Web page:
Using Gratitude to Reduce the Mental Challenges of IBS
Last updated: June 2018
A tool that I regularly use personally, and in my practice, is the cultivation of gratitude. I find this simple strategy incredibly helpful for people coping with the mental challenges of a chronic condition.
What is a gratitude practice?
‘Cultivating gratitude’ is a simple practice where you take time to acknowledge the things in your life for which you feel grateful. This can be anything at all, but normally it’s focused on the small things that happen from day-to-day which make you smile, give you joy, or generally make your life better.
As an example, today I’m grateful for heating because it’s suddenly become very cold in Melbourne, but also for an unexpected phone call from a friend that allowed us both to have a good rant – just what we needed for some stress relief.
How does being grateful help with mental challenges?
The main benefit of gratitude is that it helps to offset the negative things that happen in your day. While it can’t stop negative things from happening, shifting your focus to the positive things you’re grateful for makes it easier for you stop thinking about the negative things. And when you switch to this more positive frame of mind, you’re less prone to stress, anxiety and depression. While practicing gratitude won’t cure mental health challenges, having a more positive focus can give you the head space you need to work on the things that will help you the most.
The other important benefit of gratitude is that it improves your overall satisfaction with life. That’s because focusing on the positive things makes you happier and more satisfied with your day.
But what is there to be grateful about when you have IBS?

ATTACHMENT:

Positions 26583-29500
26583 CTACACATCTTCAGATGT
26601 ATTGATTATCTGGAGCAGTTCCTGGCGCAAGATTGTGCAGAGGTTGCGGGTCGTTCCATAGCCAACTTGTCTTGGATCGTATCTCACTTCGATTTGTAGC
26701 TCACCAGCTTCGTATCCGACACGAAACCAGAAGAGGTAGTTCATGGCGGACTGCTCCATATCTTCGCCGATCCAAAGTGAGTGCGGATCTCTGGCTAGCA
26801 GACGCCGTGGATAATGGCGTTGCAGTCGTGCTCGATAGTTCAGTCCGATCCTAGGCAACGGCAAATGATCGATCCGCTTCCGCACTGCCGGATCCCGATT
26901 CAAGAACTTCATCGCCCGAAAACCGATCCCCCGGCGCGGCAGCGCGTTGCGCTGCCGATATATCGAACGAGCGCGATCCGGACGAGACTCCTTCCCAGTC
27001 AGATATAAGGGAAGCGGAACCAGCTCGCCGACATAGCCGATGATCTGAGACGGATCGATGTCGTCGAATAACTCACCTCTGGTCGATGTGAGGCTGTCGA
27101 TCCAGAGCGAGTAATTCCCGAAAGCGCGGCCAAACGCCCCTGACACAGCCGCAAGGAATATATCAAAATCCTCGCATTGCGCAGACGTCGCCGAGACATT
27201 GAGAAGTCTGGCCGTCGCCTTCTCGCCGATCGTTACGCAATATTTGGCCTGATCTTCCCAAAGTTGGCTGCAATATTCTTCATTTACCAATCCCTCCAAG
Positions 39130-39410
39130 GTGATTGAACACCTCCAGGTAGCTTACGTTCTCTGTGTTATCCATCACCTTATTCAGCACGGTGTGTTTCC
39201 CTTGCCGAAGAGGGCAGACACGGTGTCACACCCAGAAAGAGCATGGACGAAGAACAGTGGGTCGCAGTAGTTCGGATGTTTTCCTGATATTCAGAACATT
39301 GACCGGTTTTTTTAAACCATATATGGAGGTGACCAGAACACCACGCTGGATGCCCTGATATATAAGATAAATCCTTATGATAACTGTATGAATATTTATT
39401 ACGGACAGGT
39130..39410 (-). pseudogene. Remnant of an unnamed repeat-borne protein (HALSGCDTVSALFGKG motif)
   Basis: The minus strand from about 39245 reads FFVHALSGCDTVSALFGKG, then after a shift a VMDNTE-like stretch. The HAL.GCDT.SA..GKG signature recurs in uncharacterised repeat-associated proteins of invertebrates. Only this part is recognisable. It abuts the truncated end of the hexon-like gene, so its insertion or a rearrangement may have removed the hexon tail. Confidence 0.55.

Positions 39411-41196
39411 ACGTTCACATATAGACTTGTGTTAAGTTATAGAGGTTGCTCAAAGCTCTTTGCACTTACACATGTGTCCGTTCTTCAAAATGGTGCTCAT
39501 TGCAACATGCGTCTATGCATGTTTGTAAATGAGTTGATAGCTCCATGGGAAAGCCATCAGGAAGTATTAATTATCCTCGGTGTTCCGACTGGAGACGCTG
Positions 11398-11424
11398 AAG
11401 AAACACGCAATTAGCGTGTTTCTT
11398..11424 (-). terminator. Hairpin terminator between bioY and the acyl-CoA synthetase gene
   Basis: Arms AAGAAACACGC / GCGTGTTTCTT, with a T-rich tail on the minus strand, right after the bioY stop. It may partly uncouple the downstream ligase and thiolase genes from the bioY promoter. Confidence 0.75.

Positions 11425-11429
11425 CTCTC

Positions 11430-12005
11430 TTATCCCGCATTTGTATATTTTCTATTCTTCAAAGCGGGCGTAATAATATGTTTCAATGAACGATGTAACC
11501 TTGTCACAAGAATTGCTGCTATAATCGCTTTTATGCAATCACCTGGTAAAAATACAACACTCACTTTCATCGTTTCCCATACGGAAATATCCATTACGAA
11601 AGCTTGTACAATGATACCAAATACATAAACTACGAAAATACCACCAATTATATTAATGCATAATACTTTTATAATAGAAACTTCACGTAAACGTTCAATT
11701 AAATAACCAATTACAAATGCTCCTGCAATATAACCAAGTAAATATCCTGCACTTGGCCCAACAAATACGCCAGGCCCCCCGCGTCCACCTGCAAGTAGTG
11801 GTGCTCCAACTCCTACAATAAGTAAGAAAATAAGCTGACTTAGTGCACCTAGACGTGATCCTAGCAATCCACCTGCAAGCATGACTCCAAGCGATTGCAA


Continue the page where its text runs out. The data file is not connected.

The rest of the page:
First, there’s the ‘normal’ things that anyone can be grateful for, such as:
- Spending time with loved ones
- A beautiful day spent at the beach
- An unexpected compliment or gift
- Having someone do something to make your life easier
- A positive email or phone call thanking you for doing a good job
- A few peaceful minutes to yourself
But then there are specific things related to IBS:
- A delicious meal that doesn’t make you sick
- Waking up without feeling bloated or gassy
- Finding a new food or recipe that you can tolerate
- Getting through an event without stress making you run to the toilet
- Not having to hide your IBS anymore
- Knowing that your symptoms have started to improve
How you can bring a gratitude practice into your life
First, take a few moments to think of three things that you’re grateful for today.
Next, consider why you’re grateful for those things. Don’t skip this part. Saying you’re grateful isn’t enough, you need to acknowledge the reasons for your gratitude and specifically how this thing made your life better. This is the part that shifts your focus from the negatives to the positives.
And that’s it. Simple.
If you’re new to gratitude, try doing it daily until you get used to the practice. Then you can relax your approach and do it whenever you want to. But, and this is important, if there’s a day when you really don’t want to do it, then you probably should do it. Because it’s the days when your negativity is the highest that you’ll benefit from gratitude the most.
Do you have trouble trying to balance your diet with multiple illnesses?
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